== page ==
Experts react to FDA’s new guidelines on blood donations from gay, bisexual men

FILE - Citizens donate blood. (Dursun Aydemir/Anadolu Agency via Getty Images)

New guidelines from the U.S. Food and Drug Administration will let more gay and bisexual men donate blood.  

Previously, blood banks had restricted men who have sex with other men from donating blood, citing fears of transmitting HIV. 

For years, LGBTQ+ advocates have called the rule outdated and discriminatory. 

"Prior to this it was based upon biases, discrimination and hate," said David Kilmnick, president of the LGBT Network. 

The move is a step in the right direction, Kilmnick told FOX 5 New York. 

RELATED: FDA finalizes blood-donation rules to allow more gay, bisexual men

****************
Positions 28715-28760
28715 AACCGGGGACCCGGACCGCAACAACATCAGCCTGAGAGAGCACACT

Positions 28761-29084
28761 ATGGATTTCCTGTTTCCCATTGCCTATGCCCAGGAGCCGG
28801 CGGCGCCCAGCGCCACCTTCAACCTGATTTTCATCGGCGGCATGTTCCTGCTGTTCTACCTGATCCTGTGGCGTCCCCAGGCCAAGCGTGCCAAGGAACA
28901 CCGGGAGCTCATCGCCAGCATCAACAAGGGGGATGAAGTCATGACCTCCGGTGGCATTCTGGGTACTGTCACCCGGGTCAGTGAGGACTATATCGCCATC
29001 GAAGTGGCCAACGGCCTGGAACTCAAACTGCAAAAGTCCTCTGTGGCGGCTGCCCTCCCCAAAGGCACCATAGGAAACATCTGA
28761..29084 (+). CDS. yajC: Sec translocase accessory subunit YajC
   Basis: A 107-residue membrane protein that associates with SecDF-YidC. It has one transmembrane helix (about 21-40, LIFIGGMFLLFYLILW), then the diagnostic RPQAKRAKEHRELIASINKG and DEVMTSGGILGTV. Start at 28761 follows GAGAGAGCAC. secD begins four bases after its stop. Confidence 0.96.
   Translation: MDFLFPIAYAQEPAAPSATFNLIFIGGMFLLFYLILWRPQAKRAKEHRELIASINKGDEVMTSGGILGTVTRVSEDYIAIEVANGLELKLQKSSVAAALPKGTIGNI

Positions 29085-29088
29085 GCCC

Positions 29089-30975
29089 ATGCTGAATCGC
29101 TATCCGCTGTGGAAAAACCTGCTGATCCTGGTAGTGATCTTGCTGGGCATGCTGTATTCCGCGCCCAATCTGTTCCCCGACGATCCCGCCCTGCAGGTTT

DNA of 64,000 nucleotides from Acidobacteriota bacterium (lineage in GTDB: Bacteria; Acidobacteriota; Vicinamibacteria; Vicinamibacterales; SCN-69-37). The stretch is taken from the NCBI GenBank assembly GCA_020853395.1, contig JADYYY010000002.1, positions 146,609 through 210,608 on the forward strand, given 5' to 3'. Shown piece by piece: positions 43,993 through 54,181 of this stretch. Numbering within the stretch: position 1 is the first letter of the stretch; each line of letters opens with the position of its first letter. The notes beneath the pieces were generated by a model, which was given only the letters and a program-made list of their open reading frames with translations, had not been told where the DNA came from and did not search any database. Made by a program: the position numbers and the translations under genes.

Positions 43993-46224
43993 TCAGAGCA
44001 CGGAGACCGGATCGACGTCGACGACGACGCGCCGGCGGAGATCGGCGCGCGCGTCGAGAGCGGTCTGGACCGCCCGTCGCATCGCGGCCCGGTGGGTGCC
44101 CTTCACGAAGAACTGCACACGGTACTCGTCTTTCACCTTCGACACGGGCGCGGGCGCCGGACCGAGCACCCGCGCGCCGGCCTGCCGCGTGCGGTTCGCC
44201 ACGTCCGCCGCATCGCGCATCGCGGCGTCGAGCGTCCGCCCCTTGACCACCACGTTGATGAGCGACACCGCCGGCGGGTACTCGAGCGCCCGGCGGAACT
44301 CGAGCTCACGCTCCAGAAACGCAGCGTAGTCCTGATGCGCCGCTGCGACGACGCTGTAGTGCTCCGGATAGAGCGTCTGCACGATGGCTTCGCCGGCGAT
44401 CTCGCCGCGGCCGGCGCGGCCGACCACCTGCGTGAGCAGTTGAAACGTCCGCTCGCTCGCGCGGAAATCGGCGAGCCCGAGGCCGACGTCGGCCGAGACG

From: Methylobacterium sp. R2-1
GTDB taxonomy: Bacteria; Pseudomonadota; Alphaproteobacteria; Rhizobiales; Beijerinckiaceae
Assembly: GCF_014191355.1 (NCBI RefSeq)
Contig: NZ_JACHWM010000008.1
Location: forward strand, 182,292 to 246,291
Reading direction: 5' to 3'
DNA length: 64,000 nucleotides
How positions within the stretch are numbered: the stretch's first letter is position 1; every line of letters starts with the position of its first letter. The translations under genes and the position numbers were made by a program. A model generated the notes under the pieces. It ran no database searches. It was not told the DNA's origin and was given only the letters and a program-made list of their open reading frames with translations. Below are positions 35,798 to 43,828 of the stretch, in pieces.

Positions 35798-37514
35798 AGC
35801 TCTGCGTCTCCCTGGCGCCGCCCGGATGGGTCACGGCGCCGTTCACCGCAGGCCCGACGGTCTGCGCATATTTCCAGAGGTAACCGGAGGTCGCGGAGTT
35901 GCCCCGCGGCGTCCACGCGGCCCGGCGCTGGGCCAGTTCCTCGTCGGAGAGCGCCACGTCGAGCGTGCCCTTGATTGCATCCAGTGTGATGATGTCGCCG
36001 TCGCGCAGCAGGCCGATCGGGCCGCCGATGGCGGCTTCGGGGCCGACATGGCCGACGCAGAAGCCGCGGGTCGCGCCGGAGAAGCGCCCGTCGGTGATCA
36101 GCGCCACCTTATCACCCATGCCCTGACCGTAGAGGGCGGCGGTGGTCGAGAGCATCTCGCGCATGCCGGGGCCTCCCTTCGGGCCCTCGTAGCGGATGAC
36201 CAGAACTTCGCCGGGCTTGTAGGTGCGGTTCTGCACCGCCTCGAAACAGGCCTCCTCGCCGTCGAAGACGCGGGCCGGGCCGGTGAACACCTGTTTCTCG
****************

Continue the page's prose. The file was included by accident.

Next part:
Moving forward, all potential blood donors will be screened with a questionnaire which evaluates individual risks for HIV, regardless of sexual orientation. 

Dr. Rebecca Glassman with the Westchester Medical Center said the move will help destigmatize potential donors. 

"It will expand the pool of available blood and blood products which in times of crisis is an incredibly important resource," Glassman said. 

The new guidelines and questionnaires for potential donors could also ensure the blood supply is even safer than before, she added. 

The new questionnaires will be based on a donor’s sexual behavior, including recent partners. 

Meanwhile, the FDA said it has worked diligently to ensure it is maintaining appropriate safeguards to protect recipients of blood donations. 

The agency will work with blood donation sites as it implements the new recommendations.